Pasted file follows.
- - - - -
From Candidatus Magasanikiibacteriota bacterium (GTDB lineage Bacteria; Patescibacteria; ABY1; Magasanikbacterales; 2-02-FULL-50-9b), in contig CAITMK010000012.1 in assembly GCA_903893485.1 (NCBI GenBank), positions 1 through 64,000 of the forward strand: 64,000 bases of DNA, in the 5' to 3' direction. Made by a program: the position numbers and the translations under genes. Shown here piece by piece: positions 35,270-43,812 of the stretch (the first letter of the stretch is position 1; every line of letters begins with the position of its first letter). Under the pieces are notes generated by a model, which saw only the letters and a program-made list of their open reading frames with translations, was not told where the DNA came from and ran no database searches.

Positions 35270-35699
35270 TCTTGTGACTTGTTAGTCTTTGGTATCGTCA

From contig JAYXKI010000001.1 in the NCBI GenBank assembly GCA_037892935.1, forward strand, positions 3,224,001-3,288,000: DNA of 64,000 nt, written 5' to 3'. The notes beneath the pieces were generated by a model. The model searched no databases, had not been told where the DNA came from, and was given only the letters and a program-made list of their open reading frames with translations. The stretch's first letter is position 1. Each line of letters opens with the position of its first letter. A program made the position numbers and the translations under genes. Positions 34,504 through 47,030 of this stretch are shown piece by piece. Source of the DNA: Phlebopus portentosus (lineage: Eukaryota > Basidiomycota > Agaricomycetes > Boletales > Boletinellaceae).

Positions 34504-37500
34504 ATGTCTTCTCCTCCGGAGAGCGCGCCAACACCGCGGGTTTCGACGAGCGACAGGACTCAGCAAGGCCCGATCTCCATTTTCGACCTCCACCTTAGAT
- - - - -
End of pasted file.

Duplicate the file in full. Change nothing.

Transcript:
From Candidatus Magasanikiibacteriota bacterium (GTDB lineage Bacteria; Patescibacteria; ABY1; Magasanikbacterales; 2-02-FULL-50-9b), in contig CAITMK010000012.1 in assembly GCA_903893485.1 (NCBI GenBank), positions 1 through 64,000 of the forward strand: 64,000 bases of DNA, in the 5' to 3' direction. Made by a program: the position numbers and the translations under genes. Shown here piece by piece: positions 35,270-43,812 of the stretch (the first letter of the stretch is position 1; every line of letters begins with the position of its first letter). Under the pieces are notes generated by a model, which saw only the letters and a program-made list of their open reading frames with translations, was not told where the DNA came from and ran no database searches.

Positions 35270-35699
35270 TCTTGTGACTTGTTAGTCTTTGGTATCGTCA

From contig JAYXKI010000001.1 in the NCBI GenBank assembly GCA_037892935.1, forward strand, positions 3,224,001-3,288,000: DNA of 64,000 nt, written 5' to 3'. The notes beneath the pieces were generated by a model. The model searched no databases, had not been told where the DNA came from, and was given only the letters and a program-made list of their open reading frames with translations. The stretch's first letter is position 1. Each line of letters opens with the position of its first letter. A program made the position numbers and the translations under genes. Positions 34,504 through 47,030 of this stretch are shown piece by piece. Source of the DNA: Phlebopus portentosus (lineage: Eukaryota > Basidiomycota > Agaricomycetes > Boletales > Boletinellaceae).

Positions 34504-37500
34504 ATGTCTTCTCCTCCGGAGAGCGCGCCAACACCGCGGGTTTCGACGAGCGACAGGACTCAGCAAGGCCCGATCTCCATTTTCGACCTCCACCTTAGAT